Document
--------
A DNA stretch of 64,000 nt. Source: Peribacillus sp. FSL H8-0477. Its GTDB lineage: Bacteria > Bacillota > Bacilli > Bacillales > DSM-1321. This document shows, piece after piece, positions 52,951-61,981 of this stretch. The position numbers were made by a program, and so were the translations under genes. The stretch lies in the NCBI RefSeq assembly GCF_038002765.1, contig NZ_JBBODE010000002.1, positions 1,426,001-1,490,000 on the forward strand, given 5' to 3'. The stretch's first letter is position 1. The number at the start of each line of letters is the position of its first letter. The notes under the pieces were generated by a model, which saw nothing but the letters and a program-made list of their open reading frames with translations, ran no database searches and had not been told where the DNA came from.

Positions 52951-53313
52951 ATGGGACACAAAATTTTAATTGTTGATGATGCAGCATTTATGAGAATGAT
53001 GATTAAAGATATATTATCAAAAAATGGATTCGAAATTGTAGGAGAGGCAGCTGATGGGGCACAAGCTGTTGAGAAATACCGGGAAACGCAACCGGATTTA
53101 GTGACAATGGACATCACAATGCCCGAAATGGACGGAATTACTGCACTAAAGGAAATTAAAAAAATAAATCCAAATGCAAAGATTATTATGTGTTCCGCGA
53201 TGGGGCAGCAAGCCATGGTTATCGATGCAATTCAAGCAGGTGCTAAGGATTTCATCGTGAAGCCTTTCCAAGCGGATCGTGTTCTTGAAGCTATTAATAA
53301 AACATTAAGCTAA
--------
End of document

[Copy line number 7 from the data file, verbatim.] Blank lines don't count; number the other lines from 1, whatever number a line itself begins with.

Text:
53301 AACATTAAGCTAA